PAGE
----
The Sunday Jest (4/01/2018)

The Sunday JestThe Sunday Jest is a collection of terrible articles I’ve curated for your reading displeasure.

Expect most of the writing to be from recent weeks and consistent with the themes presented on this website: investing & taxes, financial independence, early retirement, and physician issues.


Presenting, this week’s Sunday Jest:


The Finance Stoic interviews a Roman Emperor from the second century. The two discuss early retirement, meditation, and the concept of stoicism, or as I like to call it, pointless self-denial and intentional suffering. Marcus Aurelius on FIRE.


The pass-thru deduction on qualified business income sure has simplified the tax code! I look forward to deducting the lesser of 20% of my QBI or 50% of W-2 wages paid by the business as long as it’s not a specified service business and my taxable income remains under $315,000. Or something like that. Even the White Coat Investor had to backpedal when his recent post, What You Need To Know About the Pass-Through Income Deduction, contained some misinformation. You can almost feel him squirming in the comments section. He promptly updated the post, so now things are perfectly clear and totally straightforward.


I once had a hankering for minimalism, and then I realized that meant getting rid most of my stuff and I’ve got neither time nor the inclination to do that.  I was excited to see Joshua Becker at Becoming Minimalist discuss feasting, though. Today being Easter, I’ll be feverishly feasting on ham, potatoes, and Cadbury EggsThe Value of Fasting (from Anything). And How to Get Started. Wait… I think he missed an “e.”


Why learn about complicated topics like what stocks and bonds are and what expense ratios have to do with anything when you can invest in a Target Date Fund to match your expected retirement date at age 67? Adam of minafi (which sounds minimalist — wonder if he’s into feasting, too) takes some ridiculous extra steps to accomplish the same thing, explaining How I Reverse Engineer Target Retirement Date Funds to Lower My Fees.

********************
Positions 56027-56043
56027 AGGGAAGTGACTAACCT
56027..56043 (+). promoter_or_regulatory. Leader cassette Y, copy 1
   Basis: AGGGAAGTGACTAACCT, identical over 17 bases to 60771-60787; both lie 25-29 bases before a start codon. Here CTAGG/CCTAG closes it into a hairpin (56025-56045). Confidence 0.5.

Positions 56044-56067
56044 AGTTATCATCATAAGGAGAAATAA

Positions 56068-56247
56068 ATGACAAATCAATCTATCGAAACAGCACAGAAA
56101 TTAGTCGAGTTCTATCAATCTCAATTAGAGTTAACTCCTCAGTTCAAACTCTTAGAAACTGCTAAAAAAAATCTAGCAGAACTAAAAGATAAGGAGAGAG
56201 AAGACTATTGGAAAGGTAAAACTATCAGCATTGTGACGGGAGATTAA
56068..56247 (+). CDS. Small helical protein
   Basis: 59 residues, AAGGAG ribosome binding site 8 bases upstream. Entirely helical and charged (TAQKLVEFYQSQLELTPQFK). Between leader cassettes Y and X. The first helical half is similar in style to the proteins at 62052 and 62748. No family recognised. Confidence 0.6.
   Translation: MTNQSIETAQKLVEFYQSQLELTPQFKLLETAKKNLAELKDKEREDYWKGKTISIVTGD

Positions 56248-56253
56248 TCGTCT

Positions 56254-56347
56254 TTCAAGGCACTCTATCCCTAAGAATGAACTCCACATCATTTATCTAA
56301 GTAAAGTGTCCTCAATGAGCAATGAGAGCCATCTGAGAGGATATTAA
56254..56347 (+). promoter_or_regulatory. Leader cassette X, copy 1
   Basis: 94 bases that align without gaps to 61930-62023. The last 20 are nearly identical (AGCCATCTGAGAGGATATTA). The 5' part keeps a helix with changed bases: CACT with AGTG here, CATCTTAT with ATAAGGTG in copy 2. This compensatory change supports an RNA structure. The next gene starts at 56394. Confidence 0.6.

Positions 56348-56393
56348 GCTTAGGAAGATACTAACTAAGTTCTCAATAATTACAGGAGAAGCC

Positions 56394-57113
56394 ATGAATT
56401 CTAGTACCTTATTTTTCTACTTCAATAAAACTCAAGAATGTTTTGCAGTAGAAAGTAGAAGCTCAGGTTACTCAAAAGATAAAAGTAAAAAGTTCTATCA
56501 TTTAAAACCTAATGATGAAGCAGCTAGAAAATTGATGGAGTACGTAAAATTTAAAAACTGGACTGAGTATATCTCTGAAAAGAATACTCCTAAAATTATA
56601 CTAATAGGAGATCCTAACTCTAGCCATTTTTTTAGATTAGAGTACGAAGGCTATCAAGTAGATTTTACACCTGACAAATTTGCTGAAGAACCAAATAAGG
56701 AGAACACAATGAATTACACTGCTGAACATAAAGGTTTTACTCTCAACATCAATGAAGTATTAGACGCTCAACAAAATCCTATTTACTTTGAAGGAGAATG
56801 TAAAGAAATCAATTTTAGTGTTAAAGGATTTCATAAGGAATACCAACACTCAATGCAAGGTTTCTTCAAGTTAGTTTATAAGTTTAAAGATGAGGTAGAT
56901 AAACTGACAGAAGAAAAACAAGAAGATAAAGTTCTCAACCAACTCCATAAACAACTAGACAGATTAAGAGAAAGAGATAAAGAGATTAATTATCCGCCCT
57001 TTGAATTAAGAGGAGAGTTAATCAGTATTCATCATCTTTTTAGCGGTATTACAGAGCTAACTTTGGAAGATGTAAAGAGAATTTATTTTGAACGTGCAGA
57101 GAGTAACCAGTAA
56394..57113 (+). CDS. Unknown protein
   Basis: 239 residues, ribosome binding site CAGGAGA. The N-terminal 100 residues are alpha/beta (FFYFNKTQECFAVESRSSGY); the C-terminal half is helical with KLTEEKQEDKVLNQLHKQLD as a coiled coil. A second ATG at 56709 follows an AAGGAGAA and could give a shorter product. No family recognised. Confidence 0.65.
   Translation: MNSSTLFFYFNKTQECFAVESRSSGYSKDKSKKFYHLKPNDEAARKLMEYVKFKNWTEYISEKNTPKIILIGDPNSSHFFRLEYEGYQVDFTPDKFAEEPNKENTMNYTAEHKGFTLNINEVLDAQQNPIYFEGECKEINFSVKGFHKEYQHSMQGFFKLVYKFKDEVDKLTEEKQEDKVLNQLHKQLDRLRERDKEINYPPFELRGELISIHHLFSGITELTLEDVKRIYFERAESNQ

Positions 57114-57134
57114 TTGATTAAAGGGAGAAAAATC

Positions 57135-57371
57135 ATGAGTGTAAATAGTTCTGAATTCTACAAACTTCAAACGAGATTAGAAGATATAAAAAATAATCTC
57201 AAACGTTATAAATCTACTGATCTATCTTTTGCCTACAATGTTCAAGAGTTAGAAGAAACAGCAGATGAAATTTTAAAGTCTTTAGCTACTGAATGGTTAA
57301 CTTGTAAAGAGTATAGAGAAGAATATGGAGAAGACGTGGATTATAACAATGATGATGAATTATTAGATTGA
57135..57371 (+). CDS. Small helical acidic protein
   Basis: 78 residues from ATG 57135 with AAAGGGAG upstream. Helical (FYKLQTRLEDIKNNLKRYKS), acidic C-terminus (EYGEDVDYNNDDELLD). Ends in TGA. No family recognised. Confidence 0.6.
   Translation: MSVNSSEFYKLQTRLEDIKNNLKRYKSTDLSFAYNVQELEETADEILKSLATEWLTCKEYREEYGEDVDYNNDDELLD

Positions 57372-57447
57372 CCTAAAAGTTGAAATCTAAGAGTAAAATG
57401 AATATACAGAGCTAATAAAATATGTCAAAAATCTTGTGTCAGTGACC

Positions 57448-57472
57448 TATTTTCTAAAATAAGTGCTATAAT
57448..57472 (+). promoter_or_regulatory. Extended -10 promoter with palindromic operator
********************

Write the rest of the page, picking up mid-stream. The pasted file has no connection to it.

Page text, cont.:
What does financial independence have to do with rectangles and snails? Absolutely nothing! But that didn’t stop the Wealthy Doc from writing about them when discussing savings rates in Become Financially Independent Using the Golden Mean. At least he used the word “mean.” Might be my favorite word, and the only sensible one in the whole post.


Dog G, the internist at DiverseFI who makes a lot more money than I ever have (not sarcasm this time, folks — see here) has a question. What if Your Calling Doesn’t Make You Happy? I have an answer. You probably responded to destiny’s butt-dial. Pick up the phone and try again.


Earlier this week, I opened up and overshared about my past, present, and future in the name of transparency. Copycat Steve from Think Save Retire (surprised he doesn’t call his blog TSR on FIRE) went ahead and did pretty much the exact same thing but in a more clever Q&A format. The Ultimate Early Retirement FAQ – Income, Net Worth, Monetization and More. Wait, he published his first? Drat. I hate that guy.


Steveark, the engineer who retired to a non-retired life of consulting and commenting on blog posts, now has a blog of his own. He poses a silly question. Will Early Retirement Kill You? Probably not, but if you don’t stop asking absurd questions, I know someone who might!


Are you suffering from a severe case of Early Retirement Envy? Tired of reading inspiring posts leaving you yearning for the good life? Joe @ Retire by 40 has the cure. Check out his mundane post-FIRE existence in the fantastically uninspiring article titled My Unglamorous Early Retirement Lifestyle.


Have you ever escaped a fire, grabbing camping gear and dog food but not the safe full of life’s most important documents sitting right there next to that other stuff? EJ at Dads Dollars Debts has. And so he had to learn How to Retrieve All of Your Vital Documents. Step 1: Don’t subject them to a blazing inferno.